FROM their floating hotel in the North Sea it’s just a 15-minute commute to work.
More than a hundred offshore wind farm workers eat and sleep on board this P&O Ferry, while they are working on dozens of turbines off Skegness.
Yesterday was changeover day at Immingham Docks for the crew and workers - some 150 in all - who spend two weeks every month on board the European Seaway - the first of a new wave of accommodation, offered by P&O to cater for the emerging offshore wind industry.
Second officer Pawel Zieminski is among a multicultural crew heading home, in his case to Szczecin.
The wind farm workers include welders and inspectors, whose job is strengthening the bases of the turbines at Inner Dowsing, an established wind farm, now four-years-old.
They work 12 hours shifts on and off, spending their time on board sleeping, tapping away on laptops in the main restaurant, watching videos or in the gym.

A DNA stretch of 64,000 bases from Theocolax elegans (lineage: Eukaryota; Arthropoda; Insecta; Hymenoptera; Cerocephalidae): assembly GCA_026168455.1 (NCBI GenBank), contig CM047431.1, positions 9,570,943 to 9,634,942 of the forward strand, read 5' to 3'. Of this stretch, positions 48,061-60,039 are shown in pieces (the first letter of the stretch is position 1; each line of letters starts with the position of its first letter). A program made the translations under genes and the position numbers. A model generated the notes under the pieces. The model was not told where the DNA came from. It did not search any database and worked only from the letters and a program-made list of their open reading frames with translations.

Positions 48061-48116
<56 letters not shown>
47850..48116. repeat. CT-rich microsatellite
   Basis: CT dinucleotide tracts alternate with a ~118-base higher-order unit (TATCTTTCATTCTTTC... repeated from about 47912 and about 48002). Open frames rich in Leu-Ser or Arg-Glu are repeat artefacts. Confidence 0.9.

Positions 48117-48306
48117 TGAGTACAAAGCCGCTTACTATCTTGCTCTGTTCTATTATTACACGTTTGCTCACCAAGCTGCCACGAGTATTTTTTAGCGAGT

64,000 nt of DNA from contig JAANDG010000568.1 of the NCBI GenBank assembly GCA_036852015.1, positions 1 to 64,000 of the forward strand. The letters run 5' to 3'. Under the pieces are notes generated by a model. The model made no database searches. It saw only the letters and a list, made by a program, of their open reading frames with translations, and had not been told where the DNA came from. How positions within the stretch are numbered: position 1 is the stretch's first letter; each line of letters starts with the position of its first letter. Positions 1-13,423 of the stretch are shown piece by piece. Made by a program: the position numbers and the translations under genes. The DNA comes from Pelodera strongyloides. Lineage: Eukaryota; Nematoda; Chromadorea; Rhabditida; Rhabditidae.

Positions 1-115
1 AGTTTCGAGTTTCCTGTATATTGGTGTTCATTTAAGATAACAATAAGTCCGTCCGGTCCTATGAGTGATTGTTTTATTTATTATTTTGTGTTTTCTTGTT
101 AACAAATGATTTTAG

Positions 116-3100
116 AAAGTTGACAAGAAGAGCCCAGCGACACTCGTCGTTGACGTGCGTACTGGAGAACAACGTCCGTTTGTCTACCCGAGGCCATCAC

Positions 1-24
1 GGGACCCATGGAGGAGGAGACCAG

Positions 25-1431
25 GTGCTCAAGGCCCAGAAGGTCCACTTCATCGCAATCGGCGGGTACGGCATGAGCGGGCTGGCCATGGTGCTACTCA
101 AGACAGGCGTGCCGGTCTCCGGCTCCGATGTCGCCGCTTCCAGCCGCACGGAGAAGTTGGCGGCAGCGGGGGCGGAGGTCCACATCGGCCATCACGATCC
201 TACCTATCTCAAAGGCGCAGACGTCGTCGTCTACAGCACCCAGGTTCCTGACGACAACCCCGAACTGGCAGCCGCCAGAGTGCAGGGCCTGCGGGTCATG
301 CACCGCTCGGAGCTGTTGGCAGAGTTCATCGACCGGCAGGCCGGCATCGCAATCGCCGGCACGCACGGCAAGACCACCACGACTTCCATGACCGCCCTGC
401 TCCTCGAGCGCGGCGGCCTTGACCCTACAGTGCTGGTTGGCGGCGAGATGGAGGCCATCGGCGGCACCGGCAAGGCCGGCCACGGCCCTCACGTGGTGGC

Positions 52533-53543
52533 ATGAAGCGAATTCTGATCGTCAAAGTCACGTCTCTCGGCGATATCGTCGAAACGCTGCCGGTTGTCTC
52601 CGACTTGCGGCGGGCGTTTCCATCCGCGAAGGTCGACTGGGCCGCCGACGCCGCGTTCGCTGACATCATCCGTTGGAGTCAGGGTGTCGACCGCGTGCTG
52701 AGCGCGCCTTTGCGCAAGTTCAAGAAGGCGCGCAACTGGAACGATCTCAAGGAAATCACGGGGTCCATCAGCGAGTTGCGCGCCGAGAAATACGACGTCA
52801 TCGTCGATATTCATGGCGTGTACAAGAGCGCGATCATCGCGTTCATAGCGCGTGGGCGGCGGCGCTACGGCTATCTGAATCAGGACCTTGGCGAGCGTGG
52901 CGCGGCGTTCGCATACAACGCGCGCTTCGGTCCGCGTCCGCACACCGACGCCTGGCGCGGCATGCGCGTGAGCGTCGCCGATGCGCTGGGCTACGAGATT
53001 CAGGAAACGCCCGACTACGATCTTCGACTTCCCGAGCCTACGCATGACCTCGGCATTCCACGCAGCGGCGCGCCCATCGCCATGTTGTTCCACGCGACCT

Some come from an Army background, others car manufacturing, and there are even ex civil servants among them.
Boredom is the enemy when the weather makes it impossible to work - they have to come off the turbines when the height of the waves exceeds 1.5m.
It is a dry ship - there are no bars or casinos on this ferry - making the quality and quantity of the food a key issue.
Head chef Steve Bushell, who is used to dishing up meals to thousands of ferry passengers in his normal role, said: “They are big men and they are working men and they have a hungry appetite when they’ve been stuck up a turbine for 12 hours. It could be half a chicken and a few slices of beef - two meals in one.
“It’s a working vessel and their home for two weeks and the only thing they have to look forward to is food - we have to make sure they have enough to eat.”
The ferry needed a number of modifications to serve its new purpose.
But within three days, if need be, she could be back plying her old route.
Ian Robinson, P&O Ferries’ new business implementation manager, said: “We are looking at every opportunity to utilise existing tonnage to support the renewables industry, which will obviously be a very important part of the UK’s economy, as well as building new ships and using our expertise in ship operations and fleet management.”